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‘Sam’s Club’ voters called key to modern GOP

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NEWSMAKER INTERVIEW:

The man who's helping host the Republican nominating convention and is seen as a shortlist candidate for the vice-presidential nomination has a message for his party: Care about the Sam's Club voter.

Tim Pawlenty, the two-term Minnesota governor who endorsed Sen. John McCain early in the nominating process, said the economic ladder is secure at the bottom and the top but that voters are looking for leaders who can help Americans trying to work their way up.

"The party needs to modernize," Mr. Pawlenty told The Washington Times in a telephone interview Friday.

He stressed that modernization doesn't mean watering down conservative principles but rather finding new ways to talk to voters who are no longer impressed by invocations of the party's former leader.

"[Conservative principles] have to be applied to the issue of our time. I came of age during Reagan. I love Ronald Reagan. I think he's one of the great leaders of history, but a lot has happened since Ronald Reagan was president," he said. "It's a party that has been looking backward."

Mr. Pawlenty, 47, is slated to speak Wednesday at the National Press Club, where he plans to dissect the 2006 elections and the lessons his party can learn from the results.

He noted that the Republican Party adheres to the free market and must realize "we've been losing market share" and "our customers, namely voters, have been preferring the products of our competitor."

He said the lessons haven't been learned.

"There's still a fair amount of denial over it, or at least lack of full understanding of it, but the country has changed a lot," Mr. Pawlenty said.

He is making the pitch for Republicans to become the party of Sam's Club voters, or those demanding value for their taxpayer dollars. That means talking about issues such as health care, a longtime Democratic stronghold.

"They may always spend more money on it but that doesn't mean we can't compete in the arena of ideas about how to get better value out of it," he said.

He noted that the average worker changes jobs a dozen times and that voters may be attracted to a health care plan that would decouple insurance coverage from employers.

"This generation, my generation, and the ones behind me, are concerned about social mobilization. In other words, how do we maintain and preserve the American dream?" he said. "What are those steps we can take to help them up that mobility ladder?"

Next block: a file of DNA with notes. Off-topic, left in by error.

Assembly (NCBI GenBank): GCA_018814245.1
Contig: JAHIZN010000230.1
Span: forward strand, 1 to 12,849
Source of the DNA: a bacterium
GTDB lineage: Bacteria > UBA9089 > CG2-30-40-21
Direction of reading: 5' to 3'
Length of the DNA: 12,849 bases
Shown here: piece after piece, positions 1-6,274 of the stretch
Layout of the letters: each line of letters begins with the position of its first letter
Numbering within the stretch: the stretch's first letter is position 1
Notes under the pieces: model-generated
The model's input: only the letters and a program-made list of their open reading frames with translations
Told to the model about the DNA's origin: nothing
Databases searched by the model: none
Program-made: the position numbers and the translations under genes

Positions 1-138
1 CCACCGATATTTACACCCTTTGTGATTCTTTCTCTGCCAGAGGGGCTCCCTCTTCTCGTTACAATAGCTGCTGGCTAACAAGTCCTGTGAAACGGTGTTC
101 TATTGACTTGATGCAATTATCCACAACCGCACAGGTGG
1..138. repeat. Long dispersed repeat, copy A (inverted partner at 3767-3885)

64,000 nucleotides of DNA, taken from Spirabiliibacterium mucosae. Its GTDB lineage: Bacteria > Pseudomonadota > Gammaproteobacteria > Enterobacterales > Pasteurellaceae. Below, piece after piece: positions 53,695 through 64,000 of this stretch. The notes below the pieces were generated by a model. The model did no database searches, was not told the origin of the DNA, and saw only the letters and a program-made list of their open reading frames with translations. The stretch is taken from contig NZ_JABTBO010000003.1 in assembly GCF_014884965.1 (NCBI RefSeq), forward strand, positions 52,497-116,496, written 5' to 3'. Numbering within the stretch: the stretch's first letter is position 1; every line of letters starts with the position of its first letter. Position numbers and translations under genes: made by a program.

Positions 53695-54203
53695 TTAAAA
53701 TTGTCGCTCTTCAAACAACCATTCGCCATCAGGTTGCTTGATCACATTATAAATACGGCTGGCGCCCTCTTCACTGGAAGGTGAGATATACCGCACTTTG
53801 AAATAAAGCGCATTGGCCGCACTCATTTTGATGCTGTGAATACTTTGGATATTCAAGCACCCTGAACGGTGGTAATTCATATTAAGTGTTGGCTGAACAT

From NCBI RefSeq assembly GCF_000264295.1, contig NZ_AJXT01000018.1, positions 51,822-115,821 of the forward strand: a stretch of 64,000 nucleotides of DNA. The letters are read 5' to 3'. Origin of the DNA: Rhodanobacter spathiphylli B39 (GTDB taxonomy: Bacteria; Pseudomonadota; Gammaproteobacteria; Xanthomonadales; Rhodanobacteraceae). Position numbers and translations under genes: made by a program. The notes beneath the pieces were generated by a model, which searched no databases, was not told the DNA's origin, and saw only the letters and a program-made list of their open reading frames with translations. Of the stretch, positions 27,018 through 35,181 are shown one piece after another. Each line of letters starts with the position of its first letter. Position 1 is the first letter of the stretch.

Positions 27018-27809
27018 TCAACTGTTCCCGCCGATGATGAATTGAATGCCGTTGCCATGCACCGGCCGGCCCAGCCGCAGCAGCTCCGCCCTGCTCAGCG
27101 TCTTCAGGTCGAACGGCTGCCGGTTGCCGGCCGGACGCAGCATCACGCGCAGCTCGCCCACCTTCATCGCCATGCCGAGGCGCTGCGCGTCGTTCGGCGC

Asked about the gap between conservatives who advocate smaller government and those who say it isn't the size but the efficiency of the federal government that matters, Mr. Pawlenty straddled the divide, calling for slower growth.

"I think government is too big and it needs to be slowed down, and needs to be made more efficient," he said.

As Minnesota governor, he has closed a budget gap without raising broad-based taxes, though he did turn to some fee increases. Conservative groups gave him high marks early, though he has taken a dip on some ratings.

Mr. Pawlenty brushes away questions about becoming the Republican vice-presidential nominee. "All I say is that it's an honor to be mentioned," he said. "I have stopped engaging in the speculation."

Just in case, the governor's advisers have at hand a list of his foreign-relations experience. Mr. Pawlenty also seems practiced at attacking Democratic presidential candidate Sen. Barack Obama and bringing conversations back to Mr. McCain.

At the opening of a Republican Party headquarters in Iowa on Saturday, Mr. Pawlenty brought along a tire air pressure gauge to mock Mr. Obama's advice to consumers to keep their tires inflated to conserve gas. He called voting for the Democrat "the political equivalent of bungee jumping."

A day earlier, he observed the one-year anniversary of the disaster when the Interstate 35W bridge in Minneapolis collapsed into the Mississippi River, killing 13 people and injuring more than 140.

The disaster was viewed as Mr. Pawlenty's equivalent to the Sept. 11 attacks. People who watched him in the days afterward said he reminded them of the resolve President Bush showed standing on the rubble pile in New York after the attacks on the World Trade Center.

Mr. Pawlenty has been elected twice in liberal-leaning Minnesota, but never with the majority of the vote. He won in 2002 with 44 percent of the vote thanks to a strong third-party candidate, and held on to a 47 percent to 46 percent edge in his 2006 re-election bid.

As governor of Minnesota, Mr. Pawlenty is host to this year's Republican National Convention in St. Paul. He said it will be a chance "to update people's views of Minnesota."

Some pundits say the conventions have become stale. Last week, the Hill newspaper reported that Rep. Tom Cole of Oklahoma, chairman of the National Republican Congressional Committee, told Republicans running for House seats to skip the convention because it would be a "waste of time."

Mr. Pawlenty said voters still have reasons to pay attention because it's the first time the presidential and vice-presidential nominees have the national stage to themselves: "It's one moment where we ... kind of tune in and say we get the measure of the person."

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